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Mind warns that people with mental health problems struggle with self-harm and suicidal feelings due to the pressure of Christmas

Monday, 07 December 2015 Mind

New findings, released today by Mind*, show that more than a third (36%) of people with mental health problems have self-harmed to cope with the pressure of Christmas. Mind’s survey, of 1,100 supporters, found that more than half (52%) have considered harming themselves at Christmas, while nearly half (45%) have considered taking their own life.

Mind wants to remind everyone that, for some people, the Christmas period can be a challenging time. Last year more than 21,000 people[1] with mental health problems spent the festive season in hospital because they were unwell, meaning thousands of families across England were faced with empty chairs at their Christmas dinner tables and gatherings. 

I was placed in an adult eating disorder unit a month after my 16th birthday and had never been away from home. I was terrified and felt very alone and confused - I insisted that I did not have a problem and didn't need their help even though I was close to death.

Mind’s poll also revealed that:

  • Three quarters (76%) of people have had problems sleeping at Christmas
  • Nearly 60% of people have experienced panic attacks over the festive period

Reasons people gave for struggling at Christmas included getting into debt (41%) feeling lonely (83%) and finding Christmas stressful (81%). The findings come as the charity anticipates a spike in the number of people calling the Mind Infoline for support after Christmas.

Around a third (29%) of people told Mind that they try to connect with people they have lost touch with at Christmas, while almost one in five (19%) have called a helpline for advice or support. Mind is urging people to be there for loved ones over the festive period, and to help the charity be there for people with nowhere else to turn by making a donation this Christmas by texting ‘’MIND’ to 70660 or visiting

20 year old Aine was diagnosed with Anorexia Nervosa in December 2011, at 16. Christmas is a particularly tough time for Aine who has spent two of the last three Christmases in hospital:

“I was placed in an adult eating disorder unit a month after my 16th birthday and had never been away from home. I was terrified and felt very alone and confused - I insisted that I did not have a problem and didn't need their help even though I was close to death.

“I was in hospital over Christmas and New Year, which was heart-breaking. I was unable to be with my mum on Christmas Day and she was alone at home.

“I was in hospital for nearly a year, for my second admission, which meant I was in hospital for my 17th birthday and Christmas.

“Although I spent Christmas 2013 at home, I felt very alone and struggled. I lost weight again which made eating difficult. It was a very hard time for me and my mum.

“I managed my eating disorder and mental health for a good few months, but last summer my mood lowered significantly. My depression grew worse and I tried to take my own life. I was admitted to hospital.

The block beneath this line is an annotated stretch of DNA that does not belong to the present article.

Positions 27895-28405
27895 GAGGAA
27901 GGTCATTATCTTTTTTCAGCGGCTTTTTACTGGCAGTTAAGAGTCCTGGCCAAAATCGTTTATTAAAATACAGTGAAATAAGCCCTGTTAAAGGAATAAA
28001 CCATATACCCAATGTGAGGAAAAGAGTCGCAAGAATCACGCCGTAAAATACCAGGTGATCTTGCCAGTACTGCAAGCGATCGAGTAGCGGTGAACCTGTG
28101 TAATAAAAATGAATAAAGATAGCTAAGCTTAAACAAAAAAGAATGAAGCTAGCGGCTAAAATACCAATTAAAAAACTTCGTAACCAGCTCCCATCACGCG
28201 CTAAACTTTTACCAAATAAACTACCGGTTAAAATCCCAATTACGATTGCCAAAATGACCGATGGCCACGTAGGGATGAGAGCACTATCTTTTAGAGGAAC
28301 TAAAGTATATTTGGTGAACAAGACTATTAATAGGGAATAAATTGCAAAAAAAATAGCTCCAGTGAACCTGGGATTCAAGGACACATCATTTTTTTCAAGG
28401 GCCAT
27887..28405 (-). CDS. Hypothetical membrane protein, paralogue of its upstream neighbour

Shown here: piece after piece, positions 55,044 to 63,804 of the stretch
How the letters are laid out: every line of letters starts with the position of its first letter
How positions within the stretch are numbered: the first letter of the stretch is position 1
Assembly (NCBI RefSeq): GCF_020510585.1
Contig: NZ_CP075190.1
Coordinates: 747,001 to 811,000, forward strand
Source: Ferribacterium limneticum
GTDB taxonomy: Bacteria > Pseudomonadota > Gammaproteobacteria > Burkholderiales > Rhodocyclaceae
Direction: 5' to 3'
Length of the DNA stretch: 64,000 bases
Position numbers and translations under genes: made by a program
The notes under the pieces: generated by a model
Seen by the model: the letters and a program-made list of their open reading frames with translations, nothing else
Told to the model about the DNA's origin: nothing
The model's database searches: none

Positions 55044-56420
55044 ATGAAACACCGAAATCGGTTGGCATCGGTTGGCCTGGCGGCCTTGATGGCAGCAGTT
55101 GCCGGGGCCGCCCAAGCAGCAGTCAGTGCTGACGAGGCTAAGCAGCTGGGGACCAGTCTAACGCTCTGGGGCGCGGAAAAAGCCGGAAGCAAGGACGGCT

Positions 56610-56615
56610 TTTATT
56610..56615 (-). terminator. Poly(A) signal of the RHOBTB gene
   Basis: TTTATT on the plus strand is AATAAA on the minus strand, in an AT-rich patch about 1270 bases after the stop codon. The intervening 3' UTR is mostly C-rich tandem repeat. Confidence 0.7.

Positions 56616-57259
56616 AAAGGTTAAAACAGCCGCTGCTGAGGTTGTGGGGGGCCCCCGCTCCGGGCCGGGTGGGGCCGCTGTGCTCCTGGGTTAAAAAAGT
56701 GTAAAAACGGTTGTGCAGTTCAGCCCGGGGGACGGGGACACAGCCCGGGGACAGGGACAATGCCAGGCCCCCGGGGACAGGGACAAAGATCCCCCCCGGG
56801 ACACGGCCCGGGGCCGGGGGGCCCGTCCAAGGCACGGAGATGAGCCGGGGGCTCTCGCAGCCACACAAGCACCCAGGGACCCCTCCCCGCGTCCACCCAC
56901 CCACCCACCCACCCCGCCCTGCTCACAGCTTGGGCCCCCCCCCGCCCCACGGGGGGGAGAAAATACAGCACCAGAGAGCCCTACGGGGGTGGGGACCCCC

“I was in hospital for my third Christmas but during this stay I was with my outpatient team who support me when I’m at home, which made things easier. After six months I was able to return home.

“I have looked at Mind’s website quite a few times. Reading personal stories of people with mental health problems and information on medication has been very helpful. I have always found it hard to ask for help, so it’s good to know that the Mind Infoline is there if I need it.”

“I have to admit I am scared about this Christmas. The last three years have been very tough as I have been in and out of hospital. I struggled with depression and self-harm, but with support from staff I made it. There was a time when I couldn't see a future but now I can.”

Stephen Buckley, Head of Information at Mind, says: “Coping with a mental health problem can be difficult at any time of year but at Christmas there are special demands that can leave you feeling worse than usual. Our research shows that people are struggling due to the stress, financial impact and pressure to join in when everyone around you seems to be having fun.

“Some people aren’t able to be with loved ones this Christmas and worry about feeling lonely. Christmas can also make existing problems seem even bigger – especially if you are unhappy, and everyone else is having fun.

“While people can turn to less healthy ways of coping when struggling at Christmas – smoking, drinking too much or eating comfort food – this can also have a serious impact on our health. We’re urging people to look out for one another and show that you care. By listening, sympathetically, by being affectionate, appreciative, or simply by spending time with loved ones.”

Many people find online forums like Mind’s peer-support site Elefriends ( really helpful, particularly if they are unable to confide in friends or don’t have strong social networks.


[1] At the end of December 2014, 21,700 people were inpatients at mental health hospitals, source: Health & Social Care Information Centre

[*] Mind conducted a Survey Monkey poll of 1100 people, 866 of whom have mental health problems, between 18 November and 1 December 2015.

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